The last baseball game of the year was the best game I’ve ever been personally involved in. Little League, for 15-year-olds, features seven-inning games. During the regular year, you play seven innings or two-and-a-half hours. Sometimes, if the pitching is bad and the fielders aren’t on their game, you only get to five or six innings in that time.
During post-season play, however, you play until the game’s over, regardless of time. The advantage is that the games matter a lot and a kid who can’t find the strike zone isn’t going to last too long.
The last game of the year for us went eleven innings in less than three hours. A Major League game of that length would easily surpass four hours, once you consider all the pitching changes and commercial breaks.
The final score was 3-2. Our team scored runs in the sixth and seventh innings for force the extra innings. But the game was tight all the way. The team we played seemed to be on the verge of breaking the game open on several occasions, only to have the door shut on them. Then when the outs become precious and few, we scored just enough to extend the game.
And so it went through the eighth, ninth, and tenth innings. These were fifteen-year-old boys, and though there were periodic mistakes made, no one was a goat. In a lot of cases, grown men can’t say the same.
In the bottom of the eleventh, our fielding was sloppy and there were runners on first and third with less than two outs. We called the outfielders in–anything hit deep would end the game. And then we got the second out. And then the batter hit a pop-up to the third baseman.
Our third baseman that night might not have been the best ballplayer on the team–he went into a hitting slump through much of the year. But he had the biggest presence. He was a coach on the field and the other players listened to him. He had the knack, finding the exact blend of chiding and encouragement to deliver discomfort when it was needed, but never too much. He often came to our games from football practice.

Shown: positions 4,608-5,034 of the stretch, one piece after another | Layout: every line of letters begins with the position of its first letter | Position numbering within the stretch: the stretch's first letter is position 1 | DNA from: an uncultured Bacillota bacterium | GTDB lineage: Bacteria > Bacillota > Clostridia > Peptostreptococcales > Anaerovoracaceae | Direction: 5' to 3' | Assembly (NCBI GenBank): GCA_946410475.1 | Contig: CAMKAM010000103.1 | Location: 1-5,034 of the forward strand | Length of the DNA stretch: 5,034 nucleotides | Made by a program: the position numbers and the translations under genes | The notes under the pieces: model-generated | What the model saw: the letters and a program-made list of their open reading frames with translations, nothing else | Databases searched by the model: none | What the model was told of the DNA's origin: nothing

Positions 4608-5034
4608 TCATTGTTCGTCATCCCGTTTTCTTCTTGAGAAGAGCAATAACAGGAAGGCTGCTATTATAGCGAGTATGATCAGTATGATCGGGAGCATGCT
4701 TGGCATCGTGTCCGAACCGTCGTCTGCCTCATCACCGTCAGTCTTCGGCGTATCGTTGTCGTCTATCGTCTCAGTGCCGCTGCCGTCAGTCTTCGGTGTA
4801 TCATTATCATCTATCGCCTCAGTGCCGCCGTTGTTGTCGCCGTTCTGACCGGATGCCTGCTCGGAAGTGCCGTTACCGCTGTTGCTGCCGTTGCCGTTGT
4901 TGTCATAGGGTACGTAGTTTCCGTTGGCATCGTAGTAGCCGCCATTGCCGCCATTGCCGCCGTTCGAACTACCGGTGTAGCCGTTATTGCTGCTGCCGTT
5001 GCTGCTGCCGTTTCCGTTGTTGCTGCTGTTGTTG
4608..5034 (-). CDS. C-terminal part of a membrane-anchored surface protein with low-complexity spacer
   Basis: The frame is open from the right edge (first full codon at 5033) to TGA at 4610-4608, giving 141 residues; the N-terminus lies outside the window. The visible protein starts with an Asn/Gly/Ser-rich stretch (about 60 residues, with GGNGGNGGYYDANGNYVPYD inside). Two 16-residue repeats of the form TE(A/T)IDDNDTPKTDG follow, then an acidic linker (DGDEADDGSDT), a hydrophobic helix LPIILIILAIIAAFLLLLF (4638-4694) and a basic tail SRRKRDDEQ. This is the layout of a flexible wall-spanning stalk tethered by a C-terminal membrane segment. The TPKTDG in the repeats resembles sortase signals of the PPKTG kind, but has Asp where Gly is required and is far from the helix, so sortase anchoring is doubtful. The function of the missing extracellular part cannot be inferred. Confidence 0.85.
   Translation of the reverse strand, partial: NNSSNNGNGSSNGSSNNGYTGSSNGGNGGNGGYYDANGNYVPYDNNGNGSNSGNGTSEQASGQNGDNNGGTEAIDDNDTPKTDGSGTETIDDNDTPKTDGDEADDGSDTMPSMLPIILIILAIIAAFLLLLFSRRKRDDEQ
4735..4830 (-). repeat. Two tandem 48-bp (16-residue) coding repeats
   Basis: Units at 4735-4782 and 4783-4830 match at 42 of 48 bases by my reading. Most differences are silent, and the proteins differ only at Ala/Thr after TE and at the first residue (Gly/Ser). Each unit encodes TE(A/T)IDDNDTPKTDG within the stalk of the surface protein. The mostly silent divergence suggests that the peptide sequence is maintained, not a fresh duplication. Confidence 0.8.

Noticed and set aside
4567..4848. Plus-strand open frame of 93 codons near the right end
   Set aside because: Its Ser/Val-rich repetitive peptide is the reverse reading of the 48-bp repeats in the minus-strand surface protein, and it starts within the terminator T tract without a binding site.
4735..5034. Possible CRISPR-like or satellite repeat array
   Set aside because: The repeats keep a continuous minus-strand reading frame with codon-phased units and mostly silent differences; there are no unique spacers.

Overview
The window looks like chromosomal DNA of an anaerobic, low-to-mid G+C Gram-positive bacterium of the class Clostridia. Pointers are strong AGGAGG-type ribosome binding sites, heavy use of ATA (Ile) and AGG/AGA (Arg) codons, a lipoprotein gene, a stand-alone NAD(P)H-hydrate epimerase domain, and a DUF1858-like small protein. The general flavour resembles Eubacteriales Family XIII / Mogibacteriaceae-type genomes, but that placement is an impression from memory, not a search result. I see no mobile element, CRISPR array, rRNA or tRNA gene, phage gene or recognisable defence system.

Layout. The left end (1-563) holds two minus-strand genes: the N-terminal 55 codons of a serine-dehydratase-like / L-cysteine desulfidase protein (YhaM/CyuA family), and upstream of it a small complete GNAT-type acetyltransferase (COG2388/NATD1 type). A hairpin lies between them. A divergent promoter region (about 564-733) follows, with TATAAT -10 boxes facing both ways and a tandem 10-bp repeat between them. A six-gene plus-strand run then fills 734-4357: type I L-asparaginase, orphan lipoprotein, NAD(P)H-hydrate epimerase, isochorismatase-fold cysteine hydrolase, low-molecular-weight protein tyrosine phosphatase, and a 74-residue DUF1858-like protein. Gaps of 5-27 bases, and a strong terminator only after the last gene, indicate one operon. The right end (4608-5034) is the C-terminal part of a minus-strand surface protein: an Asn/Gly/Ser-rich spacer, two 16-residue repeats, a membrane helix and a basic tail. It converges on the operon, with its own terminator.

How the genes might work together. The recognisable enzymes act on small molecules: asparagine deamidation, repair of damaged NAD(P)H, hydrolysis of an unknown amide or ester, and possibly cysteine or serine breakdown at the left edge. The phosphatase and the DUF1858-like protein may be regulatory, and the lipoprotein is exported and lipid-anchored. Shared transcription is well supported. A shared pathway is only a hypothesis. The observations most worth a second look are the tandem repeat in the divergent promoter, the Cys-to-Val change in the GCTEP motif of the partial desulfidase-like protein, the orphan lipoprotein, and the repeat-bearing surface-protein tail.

He was a ball player.
He settled under the ball about three steps onto the infield grass and we were ready for the twelfth inning. Except something different happened. The ball didn’t hit right on his glove and it evaded his grasp. With two outs, the runners were moving, and the winning run scored at almost the same time the ball hit the ground.
He remained on the field on his knees as the other team celebrated–and celebrate they should, the won a hard-fought, intense game. And this one guy–the guy who best knew the cost of his misplay–knelt alone on the field, fully understanding the cost of his error.
We said all the right things–me, the manager, a dad who helped us, even the opposing manager. “We wouldn’t have been in the position we were in if you hadn’t played well all year.” “That play doesn’t undo all the good you did all season long.” “You’re a good ball player, don’t let that stay with you.”
The first statement was mine and as I said it, I knew it was necessary and I knew it was pointless. He understood what happened, and given his understanding of the game, he’d understand it’s cost.
It would have been a far better game the other night if we’d won, rather than losing. But the story of the loser is often the better, more interesting story. There’s no bigger challenge internally than coming to terms with losing when you should have won.
Society loves a winner. As writers, we should consider the losers’ stories.